“Hard work, but someone’s got to do it!” goes the adage, usually with a quirky grin to indicate that it’s not a negative thought. Passers-by at the judges’ table at last Saturday’s Chili Cook-Off agreed that the four of us ladies had an enviable job, sampling and evaluating each of the 14 entries, some with accoutrements which may have enhanced the dish but not influenced the judges.
We went strictly by the taste, texture and consistency of just the chili. For the popular vote, participants got a quarter cup of chili to eat, which did not seem like much at the time, but many folks reported that the total of 14 quarter cups was plenty. For $5 they cast one ballot for their favorite, with the total votes tallied for a first, second and third place trophy.
Entrants delivered a bowl of their chili to the judges’ table, with their names not visible on the underside, and placed them on a number which did not correspond to their booth identification. That’s the nature of “blind judging,” not a scarf over our eyes. To their credit, not one tried to influence us upon delivery, and at 1 p.m. as scheduled they came to us so fast and furious we could not have identified them even if we had scoped out the cooking process in advance.
On the other hand, you would not believe how many people approached us with comments on why this or that one should win — almost a campaign. We responded, “We cannot be swayed by your opinion, but be sure to cast your ballot over there by the trophies for your favorite.” I think next year we will post a humorous sign that “Judges will not be influenced by blandishments, bribes or bickering.”
Instead, we have a simple guide sheet where we score a total of five points for the sample as we each rotate around the table and eat one teaspoon at a time, different from wine tasting which sometimes involves spitting. As we go, we do not comment to each other, but an occasional “ummm” or “ooof” may be heard. Each year the judges are different people, bringing a variety of backgrounds to the table, pardon the pun.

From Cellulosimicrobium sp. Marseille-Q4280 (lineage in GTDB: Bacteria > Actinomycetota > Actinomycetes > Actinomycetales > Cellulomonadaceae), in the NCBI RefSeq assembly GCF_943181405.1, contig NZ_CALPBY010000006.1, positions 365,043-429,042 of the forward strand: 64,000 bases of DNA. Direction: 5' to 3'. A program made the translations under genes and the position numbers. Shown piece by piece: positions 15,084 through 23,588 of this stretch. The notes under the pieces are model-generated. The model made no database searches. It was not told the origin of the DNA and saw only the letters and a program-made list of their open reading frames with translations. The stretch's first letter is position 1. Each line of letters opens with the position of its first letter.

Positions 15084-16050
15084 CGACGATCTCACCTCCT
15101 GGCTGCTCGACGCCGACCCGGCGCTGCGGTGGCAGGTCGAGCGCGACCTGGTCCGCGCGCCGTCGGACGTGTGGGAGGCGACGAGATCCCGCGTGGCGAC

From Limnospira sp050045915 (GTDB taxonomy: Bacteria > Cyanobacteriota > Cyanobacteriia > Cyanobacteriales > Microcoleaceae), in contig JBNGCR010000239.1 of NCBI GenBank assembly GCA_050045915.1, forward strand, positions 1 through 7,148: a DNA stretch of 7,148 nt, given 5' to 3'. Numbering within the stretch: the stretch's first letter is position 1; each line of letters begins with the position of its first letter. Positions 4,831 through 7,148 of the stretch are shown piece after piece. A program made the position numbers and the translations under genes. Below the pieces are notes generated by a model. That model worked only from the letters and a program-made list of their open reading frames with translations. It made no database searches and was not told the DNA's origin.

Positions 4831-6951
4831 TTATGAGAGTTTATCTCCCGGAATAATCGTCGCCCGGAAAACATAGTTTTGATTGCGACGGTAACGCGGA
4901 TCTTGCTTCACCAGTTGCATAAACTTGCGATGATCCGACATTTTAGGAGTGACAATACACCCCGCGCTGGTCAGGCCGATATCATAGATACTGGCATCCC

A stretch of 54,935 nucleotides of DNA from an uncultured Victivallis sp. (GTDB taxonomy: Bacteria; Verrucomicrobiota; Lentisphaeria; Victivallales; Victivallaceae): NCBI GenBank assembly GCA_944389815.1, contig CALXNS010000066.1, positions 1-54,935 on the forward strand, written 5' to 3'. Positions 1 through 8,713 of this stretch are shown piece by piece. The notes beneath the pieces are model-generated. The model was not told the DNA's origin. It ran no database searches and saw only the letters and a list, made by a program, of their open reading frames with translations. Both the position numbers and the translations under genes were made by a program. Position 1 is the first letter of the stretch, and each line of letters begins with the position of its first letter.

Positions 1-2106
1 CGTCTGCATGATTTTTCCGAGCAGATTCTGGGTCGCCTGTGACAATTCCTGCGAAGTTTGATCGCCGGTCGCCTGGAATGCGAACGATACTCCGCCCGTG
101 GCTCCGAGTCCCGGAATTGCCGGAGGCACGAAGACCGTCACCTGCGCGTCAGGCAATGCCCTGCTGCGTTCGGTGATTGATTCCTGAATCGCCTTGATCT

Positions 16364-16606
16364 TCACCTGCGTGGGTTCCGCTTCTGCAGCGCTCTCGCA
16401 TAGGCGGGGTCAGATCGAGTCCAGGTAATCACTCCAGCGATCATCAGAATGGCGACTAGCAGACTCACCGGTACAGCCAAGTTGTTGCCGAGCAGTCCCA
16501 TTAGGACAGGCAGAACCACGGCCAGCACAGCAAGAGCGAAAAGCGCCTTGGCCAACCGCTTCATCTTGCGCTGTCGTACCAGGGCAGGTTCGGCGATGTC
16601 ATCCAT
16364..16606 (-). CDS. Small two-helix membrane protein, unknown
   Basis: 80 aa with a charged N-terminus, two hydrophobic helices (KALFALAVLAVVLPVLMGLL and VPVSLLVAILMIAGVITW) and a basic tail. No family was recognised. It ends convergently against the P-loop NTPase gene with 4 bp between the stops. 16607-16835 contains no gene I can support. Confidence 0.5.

We may go around sampling two or three times to narrow down our choices, and then we likely will compare notes and considerations. It is amazing how we can arrive at a consensus, considering the variety and unique ingredients, types of beans (Texas style has no beans), and seasonings.
This year Dakota Weiss, professional chef, and her mom Charmaine Coimbra and Citizen of the Year Marcelle Bakula were able to compare to their time in New Mexico, proud of their roasted red or green chili, which I also had tasted and found to be “very hot” and “even hotter.” We are so glad that there is no longer a trophy for “Hottest Chili.”
We agreed that the entrants this year, whether restaurateur, caterer or home cook, all did an excellent job. They were very comparable, whether they included chunks of beef, hamburger, pork or chicken, and whether they were red, white or green chili. The latter are not at a disadvantage, in our estimation. The challenge may be in cooking early enough so that onions, peppers, garlic, chili and cumin will marry to best advantage in the gallons the cooks prepare, without undercooking or scorching. It’s tricky, and hard work, but someone gets to do it.
We had many requests for vegetarian entries, so that’s a challenge for next year. Here’s a recipe for a start, which pleased my friend Harry Farmer. You may choose to go the extra mile and cook the beans from scratch, using fresh tomatoes:
Veggie Bean Pot
1 15-oz can pinto beans
1 15-oz. can black beans
1 15-oz. white beans
1 15-oz. can chopped tomatoes
1 large sweet red pepper, chopped
1 large yellow onion, chopped
2 cloves garlic, or to taste; minced
1 tblsp. olive oil
3 tblsp. chili powder (New Mexico style is hotter than California)
2 tblsp. cumin powder
1 tblsp. flour
Jalapeno peppers, optional
Read the labels, and use sodium free where possible. Rinse the beans, but use the tomato juices. Sauté the veggies in olive oil (use green bell peppers for greater depth of flavor). Sprinkle with chili powder, cumin and flour; add in the beans and tomatoes. Season with salt and pepper if you like; simmer covered at least 30 minutes.
Consuelo Macedos column is special to The Cambrian. Send your unique recipes to her c/o The Cambrian, 2442 Main St., Cambria CA 93428; or email to email@example.com.